After that first year, Russell did get promoted to Area Manager and he became responsible for running the smelter and everything that pertained to it. I became responsible for the social life of the area. That was fine with me. I wanted to make some changes and try to bring the Peruvians and ex-pats together more socially which I did accomplish. I was liked and respected by most and enjoyed my spot in the limelight, albeit still in Russell's shadow. I was more active than I had ever been with sports and social engagements, and I enjoyed the charity work we did as a group. My confidence in my skills as an organizer grew, but my self-worth stayed in the toilet. I just couldn't understand why Russell couldn't give me the affection I thought I needed. As usual, all our fights were still about this same subject. He also didn't understand my angst as he was doing all he thought he needed to do by providing for the family and being successful. We were riding the same train, but sitting in two different cars.
About our 4th year in Ilo new couple arrived and I instantly liked the woman. We became friends, but not close. A year later they were transferred to Toquepala and I got my first inkling of what this woman really meant to me. I felt as if my heart would break when she left and I cried buckets of tears. I was shocked at my reaction. She certainly didn't feel any discomfort at leaving me. I was devastated by her leaving. I had gotten very good at letting go after all the moves I'd made in my life so I adjusted and went on about my business but definitely felt I had lost something valuable. I had no idea how this woman would impact my life in the not too distant future.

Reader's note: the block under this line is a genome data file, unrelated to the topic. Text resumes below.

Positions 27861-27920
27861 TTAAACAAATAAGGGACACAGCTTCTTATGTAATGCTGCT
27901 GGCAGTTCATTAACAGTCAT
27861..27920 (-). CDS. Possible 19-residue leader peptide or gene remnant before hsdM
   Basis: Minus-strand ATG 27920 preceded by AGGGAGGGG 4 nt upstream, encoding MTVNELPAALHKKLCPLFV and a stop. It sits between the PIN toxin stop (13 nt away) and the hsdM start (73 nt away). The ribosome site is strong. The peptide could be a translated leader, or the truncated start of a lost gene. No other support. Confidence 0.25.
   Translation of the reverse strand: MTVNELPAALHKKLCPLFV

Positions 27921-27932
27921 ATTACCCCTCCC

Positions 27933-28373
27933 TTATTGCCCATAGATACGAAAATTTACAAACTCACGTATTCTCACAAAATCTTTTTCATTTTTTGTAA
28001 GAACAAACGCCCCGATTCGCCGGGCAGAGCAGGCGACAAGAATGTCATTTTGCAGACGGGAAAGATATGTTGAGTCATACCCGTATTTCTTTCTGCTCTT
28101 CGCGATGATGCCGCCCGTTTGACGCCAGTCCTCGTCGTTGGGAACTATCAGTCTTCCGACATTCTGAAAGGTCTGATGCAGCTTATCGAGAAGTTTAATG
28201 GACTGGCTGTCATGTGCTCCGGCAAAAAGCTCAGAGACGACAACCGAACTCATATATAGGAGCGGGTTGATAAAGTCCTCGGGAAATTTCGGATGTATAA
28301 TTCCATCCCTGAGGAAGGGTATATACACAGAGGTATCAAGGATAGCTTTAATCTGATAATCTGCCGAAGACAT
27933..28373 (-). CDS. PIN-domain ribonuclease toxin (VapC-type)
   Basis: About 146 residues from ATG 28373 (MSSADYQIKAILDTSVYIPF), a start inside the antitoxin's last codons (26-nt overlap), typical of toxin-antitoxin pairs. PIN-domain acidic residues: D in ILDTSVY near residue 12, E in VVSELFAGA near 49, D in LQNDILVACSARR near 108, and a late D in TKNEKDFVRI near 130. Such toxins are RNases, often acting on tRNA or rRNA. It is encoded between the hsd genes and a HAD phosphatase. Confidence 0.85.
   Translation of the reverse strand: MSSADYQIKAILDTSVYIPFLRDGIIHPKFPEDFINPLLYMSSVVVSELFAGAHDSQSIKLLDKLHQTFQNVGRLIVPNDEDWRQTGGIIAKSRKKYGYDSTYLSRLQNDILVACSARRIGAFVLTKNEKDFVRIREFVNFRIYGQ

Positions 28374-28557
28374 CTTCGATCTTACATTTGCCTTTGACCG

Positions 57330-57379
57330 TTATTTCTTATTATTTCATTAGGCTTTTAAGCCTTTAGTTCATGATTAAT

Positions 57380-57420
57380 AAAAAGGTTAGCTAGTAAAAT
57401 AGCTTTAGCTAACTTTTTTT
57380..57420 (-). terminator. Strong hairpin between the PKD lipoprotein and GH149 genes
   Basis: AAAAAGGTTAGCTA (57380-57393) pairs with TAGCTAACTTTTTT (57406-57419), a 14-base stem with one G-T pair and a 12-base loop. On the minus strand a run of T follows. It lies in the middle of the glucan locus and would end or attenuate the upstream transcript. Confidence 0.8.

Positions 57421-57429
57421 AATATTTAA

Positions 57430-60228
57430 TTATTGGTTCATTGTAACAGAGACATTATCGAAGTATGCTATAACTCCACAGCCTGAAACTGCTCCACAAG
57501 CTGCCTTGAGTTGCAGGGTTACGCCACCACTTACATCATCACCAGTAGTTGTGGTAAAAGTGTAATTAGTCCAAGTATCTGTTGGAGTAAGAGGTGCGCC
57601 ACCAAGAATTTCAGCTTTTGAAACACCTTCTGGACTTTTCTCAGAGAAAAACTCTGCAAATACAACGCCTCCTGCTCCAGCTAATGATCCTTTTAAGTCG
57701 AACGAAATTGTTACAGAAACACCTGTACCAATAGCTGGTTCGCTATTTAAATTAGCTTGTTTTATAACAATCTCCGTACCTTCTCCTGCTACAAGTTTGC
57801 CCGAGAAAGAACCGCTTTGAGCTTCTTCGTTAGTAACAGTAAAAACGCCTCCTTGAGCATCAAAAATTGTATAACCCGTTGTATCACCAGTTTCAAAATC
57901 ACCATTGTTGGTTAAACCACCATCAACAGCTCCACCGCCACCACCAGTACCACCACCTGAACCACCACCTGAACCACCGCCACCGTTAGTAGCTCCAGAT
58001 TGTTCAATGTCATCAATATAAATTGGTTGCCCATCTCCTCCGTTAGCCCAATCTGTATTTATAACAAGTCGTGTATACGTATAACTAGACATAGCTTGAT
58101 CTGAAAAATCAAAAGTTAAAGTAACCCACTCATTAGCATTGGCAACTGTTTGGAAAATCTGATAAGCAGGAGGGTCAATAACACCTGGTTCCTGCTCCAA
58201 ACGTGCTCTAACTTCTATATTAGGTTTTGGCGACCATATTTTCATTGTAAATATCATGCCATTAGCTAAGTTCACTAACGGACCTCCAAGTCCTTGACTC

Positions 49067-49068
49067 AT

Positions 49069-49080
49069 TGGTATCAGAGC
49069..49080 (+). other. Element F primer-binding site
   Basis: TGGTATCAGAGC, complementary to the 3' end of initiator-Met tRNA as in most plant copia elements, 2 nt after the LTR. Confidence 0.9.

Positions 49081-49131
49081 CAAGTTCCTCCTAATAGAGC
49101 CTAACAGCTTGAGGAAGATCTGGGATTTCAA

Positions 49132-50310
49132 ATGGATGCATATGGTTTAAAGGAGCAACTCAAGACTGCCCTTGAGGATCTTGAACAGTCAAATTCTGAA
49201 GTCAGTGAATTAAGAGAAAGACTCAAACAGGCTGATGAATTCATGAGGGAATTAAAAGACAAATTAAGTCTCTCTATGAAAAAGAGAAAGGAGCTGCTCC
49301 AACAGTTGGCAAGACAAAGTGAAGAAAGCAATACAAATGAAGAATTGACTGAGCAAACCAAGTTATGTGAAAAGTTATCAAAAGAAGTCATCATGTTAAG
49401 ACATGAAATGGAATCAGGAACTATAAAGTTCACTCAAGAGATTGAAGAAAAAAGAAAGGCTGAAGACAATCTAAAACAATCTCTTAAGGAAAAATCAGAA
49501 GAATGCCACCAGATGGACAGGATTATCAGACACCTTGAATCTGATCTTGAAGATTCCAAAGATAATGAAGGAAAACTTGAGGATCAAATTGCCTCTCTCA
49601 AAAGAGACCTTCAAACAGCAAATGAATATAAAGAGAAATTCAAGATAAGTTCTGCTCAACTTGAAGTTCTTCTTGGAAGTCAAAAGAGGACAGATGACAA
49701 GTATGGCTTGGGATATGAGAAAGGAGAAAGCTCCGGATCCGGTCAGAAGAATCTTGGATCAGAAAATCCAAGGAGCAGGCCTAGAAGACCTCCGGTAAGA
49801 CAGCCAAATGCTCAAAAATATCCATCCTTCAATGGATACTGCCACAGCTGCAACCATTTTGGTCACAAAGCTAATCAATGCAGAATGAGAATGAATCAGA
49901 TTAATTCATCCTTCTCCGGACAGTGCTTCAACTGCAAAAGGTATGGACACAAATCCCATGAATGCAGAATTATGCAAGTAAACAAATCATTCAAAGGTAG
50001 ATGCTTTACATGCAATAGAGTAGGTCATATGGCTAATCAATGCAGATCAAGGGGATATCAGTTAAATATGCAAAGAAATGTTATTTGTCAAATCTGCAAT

Among some books I brought back were several about food and feeding the planet, being a vegetarian, etc. We were traveling someplace by road and I was reading one of the books. It graphically described the meat industry and it's impact on the planet and our food supply. "Diet for a Small Planet" or one similar, I think. I remember clearly reading a paragraph at the bottom of a page about 2/3 of the way through the book and decided right then and there to stop eating meat. I wish I could remember what it said, but then it probably wouldn't seem like anything earth shattering after all. I was already grossed out by the meat in Peru and whatever was in that paragraph touched me so that I had to make that decision. And I did stop eating meat that day and am still a pesca-ovo-lacto vegetarian now after 25 years. There was something in the book about fish having given us their permission to be used as a food source so I continued to enjoy the lovely fresh fish. After all, Jesus gave fish and bread on the mount, not steak or chicken wings! (I know, a little hypocritical of me.) I struggled to eat enough and ended up gaining 10 lbs by filling that meat void with lots of other goodies. I was a little self-righteous and complained each time I ate somewhere where my dietary preferences weren't noticed. I was a bit of a pain, I'm sure. I think, looking back, that this was one way I could be different, stand out. And it pissed Russell off royally and embarrassed him. Some part of me loved that he couldn't control me here. It was better than becoming bulimic or anorexic. It took a few years, but I finally got my mind right and understood that I was the one who had to adjust to the meat eating world, not them to me. I never tried to make the family vegetarian or convince anyone else. This was my own private protest of the meat industry.